Steve Daines on Tracy Stone-Manning’s Letter about Tree Spiking
At a Senate hearing on Tuesday, Senator Steve Daines read a letter purportedly written by Tracy Stone-Manning back in the late 1980’s regarding tree spiking in the Idaho ‘Post Office’ forest sale.
“I'm going to read this letter,” said Daines. “It's not very long that Miss Stone-Manning typed on a rented typewriter and personally mailed. It says ‘To whom it may concern. This letter is being sent to notify you that the ‘Post Office sale’ in Idaho has been spiked heavily. The reasoning for this action is it this piece of land is very special to the earth. It is home to the elk, deer, mountain lions, birds, and especially the trees.”
Daines continued to read the letter into the Senate record.
“The project required that 11 of us spend nine days in God-awful weather conditions, spiking trees,” he said. “We unloaded a total of 500 pounds of spikes measuring eight to 10 inches in length. The sails were marked so that no workers would be injured so that you (profanity) will know that they are spiked. The majority of trees were spiked within the first 10 feet but many others were spiked as high as 150 feet.”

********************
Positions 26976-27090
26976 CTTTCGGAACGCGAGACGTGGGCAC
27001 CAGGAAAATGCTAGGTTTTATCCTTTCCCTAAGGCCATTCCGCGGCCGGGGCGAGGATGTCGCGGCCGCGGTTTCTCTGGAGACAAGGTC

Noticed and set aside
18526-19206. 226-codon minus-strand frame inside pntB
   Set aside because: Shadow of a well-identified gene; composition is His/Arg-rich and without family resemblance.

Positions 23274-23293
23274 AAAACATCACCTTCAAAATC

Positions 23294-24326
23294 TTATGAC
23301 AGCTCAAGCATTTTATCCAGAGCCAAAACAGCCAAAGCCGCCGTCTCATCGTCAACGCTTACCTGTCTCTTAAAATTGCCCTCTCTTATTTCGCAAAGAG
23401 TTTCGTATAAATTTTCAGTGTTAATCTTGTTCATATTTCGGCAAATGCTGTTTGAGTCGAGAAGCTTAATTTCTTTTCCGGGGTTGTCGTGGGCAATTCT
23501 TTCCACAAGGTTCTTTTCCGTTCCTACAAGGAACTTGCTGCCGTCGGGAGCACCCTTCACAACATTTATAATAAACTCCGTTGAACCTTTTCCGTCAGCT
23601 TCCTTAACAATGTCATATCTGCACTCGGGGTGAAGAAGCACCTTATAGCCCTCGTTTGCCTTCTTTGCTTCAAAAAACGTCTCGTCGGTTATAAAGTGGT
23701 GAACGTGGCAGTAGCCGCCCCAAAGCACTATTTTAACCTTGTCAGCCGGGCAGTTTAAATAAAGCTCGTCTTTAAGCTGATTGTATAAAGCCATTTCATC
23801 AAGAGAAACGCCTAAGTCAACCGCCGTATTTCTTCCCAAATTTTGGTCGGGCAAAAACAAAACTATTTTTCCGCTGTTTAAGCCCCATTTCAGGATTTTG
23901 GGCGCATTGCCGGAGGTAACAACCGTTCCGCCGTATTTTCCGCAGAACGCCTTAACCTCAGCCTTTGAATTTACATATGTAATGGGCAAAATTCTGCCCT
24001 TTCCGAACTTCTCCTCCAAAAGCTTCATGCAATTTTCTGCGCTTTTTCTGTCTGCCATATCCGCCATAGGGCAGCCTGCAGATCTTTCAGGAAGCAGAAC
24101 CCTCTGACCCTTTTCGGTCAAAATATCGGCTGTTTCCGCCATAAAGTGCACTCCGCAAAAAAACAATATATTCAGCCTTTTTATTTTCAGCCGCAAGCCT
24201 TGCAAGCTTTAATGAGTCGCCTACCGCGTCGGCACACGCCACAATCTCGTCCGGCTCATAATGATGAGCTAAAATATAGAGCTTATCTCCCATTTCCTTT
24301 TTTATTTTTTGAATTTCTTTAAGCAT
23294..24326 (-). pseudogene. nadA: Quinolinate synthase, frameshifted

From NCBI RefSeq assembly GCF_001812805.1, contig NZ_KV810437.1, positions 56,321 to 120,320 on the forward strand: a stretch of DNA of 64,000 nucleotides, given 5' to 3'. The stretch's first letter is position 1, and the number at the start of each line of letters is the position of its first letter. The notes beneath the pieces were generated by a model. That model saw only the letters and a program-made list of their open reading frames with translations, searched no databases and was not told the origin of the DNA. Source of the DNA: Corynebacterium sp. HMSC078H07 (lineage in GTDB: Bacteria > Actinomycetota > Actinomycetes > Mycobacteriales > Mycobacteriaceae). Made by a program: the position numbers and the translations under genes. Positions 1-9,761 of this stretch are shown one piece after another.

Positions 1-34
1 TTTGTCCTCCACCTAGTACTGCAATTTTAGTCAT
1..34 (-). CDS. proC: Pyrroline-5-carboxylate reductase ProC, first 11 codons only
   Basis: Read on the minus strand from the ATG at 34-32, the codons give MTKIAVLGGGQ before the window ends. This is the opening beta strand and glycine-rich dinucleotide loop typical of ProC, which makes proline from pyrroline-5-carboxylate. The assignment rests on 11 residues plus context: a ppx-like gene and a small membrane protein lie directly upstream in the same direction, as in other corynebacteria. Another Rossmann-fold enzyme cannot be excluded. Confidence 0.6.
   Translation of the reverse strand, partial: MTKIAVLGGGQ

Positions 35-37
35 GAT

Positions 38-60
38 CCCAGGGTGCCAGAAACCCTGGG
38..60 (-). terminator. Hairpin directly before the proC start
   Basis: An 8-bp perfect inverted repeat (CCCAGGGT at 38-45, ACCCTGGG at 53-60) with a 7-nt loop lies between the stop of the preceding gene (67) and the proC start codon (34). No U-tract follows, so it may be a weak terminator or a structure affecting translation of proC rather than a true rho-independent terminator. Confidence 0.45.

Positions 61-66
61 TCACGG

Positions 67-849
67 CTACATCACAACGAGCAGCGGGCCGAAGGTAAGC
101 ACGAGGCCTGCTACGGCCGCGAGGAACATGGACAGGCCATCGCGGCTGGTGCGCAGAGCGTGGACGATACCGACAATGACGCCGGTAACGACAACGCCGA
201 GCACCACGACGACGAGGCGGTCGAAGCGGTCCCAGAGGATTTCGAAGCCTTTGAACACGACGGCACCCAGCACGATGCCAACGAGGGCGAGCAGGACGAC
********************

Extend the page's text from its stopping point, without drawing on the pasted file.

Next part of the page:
Daines surmised from the letter that Stone-Manning had full knowledge of the plan to spike the trees.
“The letter is chilling, and it makes you wonder if Ms. Stone-Manning was really concerned about the tree spiking,” he said. “She could have gone to the authorities immediately in 1989 when this occurred; we also now know she had first hand knowledge about the perpetrators. She knew who did it. She knew all of the details about the crime.”
In a separate interview with KGVO’s Talk Back, Democratic Party Chair Robyn Driscoll spoke in support of Stone-Manning to head the BLM.
“Because she has got a wealth of experience in environmental issues,” said Driscoll. “She was Governor Bullock's chief of staff, so she's got great management experience. She did turn in the folks that were spiking the trees because she was worried about somebody getting hurt. And so I 100 percent am behind her. I think she would be an amazing administrator for BLM.”
The Senate has not yet voted whether or not to confirm Stone-Manning as the director of the U.S. Bureau of Land Management.